‘A Killer Among Us’, an offering from Readomania, lives up to the promise of its title, a must-read especially for aficionados of mystery and suspense.
Tuesday, May 12, 2020
A well-written short story is a piece of art. It encompasses whole lives within it, much akin to seeing a world in a grain of sand. Mira Saraf’s stories do just that. In a short anthology of five stories, she brings in a melange of extremely powerful emotions that overwhelm the reader.
The book veers from the bliss of solitude, where the protagonist “dreamed of familiarity, of friends, of family, of a time before her rapid downward spiral”, to a scenario where guilt takes centre stage till realization strikes, with the assurance that it is okay to let go.
Suspicion and paranoia can both be debilitating, as can be loss of memory and the fear of living a life gone awry, especially when one is a writer, producing words. “One after another, like footsteps on a long journey.”
What happens when a failed novelist whose “writing had the flavour of stale cardboard” finds the right muse?
Mira Saraf’s stories tread that space between sanity and its spill over the edges. They are written in a style that draws in the readers, with that hint of suspense that make them stay aboard. The main characters seem to be holding on to the last shards of their sanity, and yet, the stories, all but one, portray the light at the end of a tunnel.
‘The Storyteller’ is my favourite story, followed closely by ‘The Mirage’.
The cover of the book, with its traditional feel, goes perfectly with its unusual theme.
A book from the Readomania stable that needs to be read, and savoured!
Wednesday, May 6, 2020
When a Professor of English writes a book of short stories, the readers are in for a literary feast. This anthology boasts of five stirring stories which touch the heart in myriad ways. All of them are based in the Indian subcontinent and have themes that cannot be dovetailed into separate compartments.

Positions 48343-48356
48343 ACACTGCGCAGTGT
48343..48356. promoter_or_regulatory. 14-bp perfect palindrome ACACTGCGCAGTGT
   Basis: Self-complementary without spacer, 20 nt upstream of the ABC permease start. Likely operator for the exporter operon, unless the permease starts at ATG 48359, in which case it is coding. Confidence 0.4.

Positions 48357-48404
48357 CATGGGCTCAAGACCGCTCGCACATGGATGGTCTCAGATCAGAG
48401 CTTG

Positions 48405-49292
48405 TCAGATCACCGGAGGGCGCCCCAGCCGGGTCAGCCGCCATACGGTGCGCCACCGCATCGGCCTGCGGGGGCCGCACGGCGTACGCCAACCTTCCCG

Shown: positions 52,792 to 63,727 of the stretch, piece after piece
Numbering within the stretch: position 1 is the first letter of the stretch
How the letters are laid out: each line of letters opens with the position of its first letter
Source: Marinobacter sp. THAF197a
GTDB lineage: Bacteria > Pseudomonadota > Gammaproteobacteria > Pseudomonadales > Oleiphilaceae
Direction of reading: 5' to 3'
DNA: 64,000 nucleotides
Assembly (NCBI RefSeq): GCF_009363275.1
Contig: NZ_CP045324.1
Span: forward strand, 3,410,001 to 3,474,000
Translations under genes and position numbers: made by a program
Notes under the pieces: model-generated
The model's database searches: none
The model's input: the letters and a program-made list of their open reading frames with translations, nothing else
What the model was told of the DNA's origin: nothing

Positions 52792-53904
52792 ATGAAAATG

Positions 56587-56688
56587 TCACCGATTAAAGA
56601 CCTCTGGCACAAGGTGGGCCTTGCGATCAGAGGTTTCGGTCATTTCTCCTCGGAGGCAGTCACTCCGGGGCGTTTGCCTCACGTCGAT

The first story, ‘The Banana Leaf’, deals with the dilemma of the stateless and homeless Rohingyas and the trepidation surrounding their search for a place they can call home. It throws light on the unceasing work done by human rights activists to save refugees, and the beauty of the story is enhanced by its poignancy.
‘The Crossover’ has a different tale to tell as it strives to explore the challenges of growing up and discovering that one is different. Cross-gender issues have been addressed and handled positively here.
What happens when an entire city comes out in protest against a company that has not been protecting their rights? One young father becomes “part of the human flood walking for the sake of their children and their city”. The story, ‘The Red Ball’, wrenches the heart even as it delivers a sucker punch.
Janneker Lawrence’s stories reveal a sense of nostalgia and an old-world charm, whether in the saga of the outlaw of Tinnevelly, Jambulingam, whose strength was “the stuff of folklore” in ‘Captain of the Watch’. Or the friendship between Ananthapadmanabhan and Eustachius De Lannoy, whose lives crossed in Colachel in Travancore after a ruse akin to that of the Trojan Horse in the Iliad.
The author’s love of nature comes out in his picturesque descriptions of humming forests punctuated by “the music of the wild” and “the occasional trumpeting of wallowing elephants.”
Janneker Lawrence Daniel has used the eternal motifs of friendship, bravery, humaneness and fear to embroider the fragments of his stories, a technique that makes them stand out against the fabric of the world. He uses the felicity of his language and his intuitive use of the right word to perfection.
A few printing errors notwithstanding, this is an anthology that needs to be picked up and savoured. Here's to many more stories and books by this erudite author!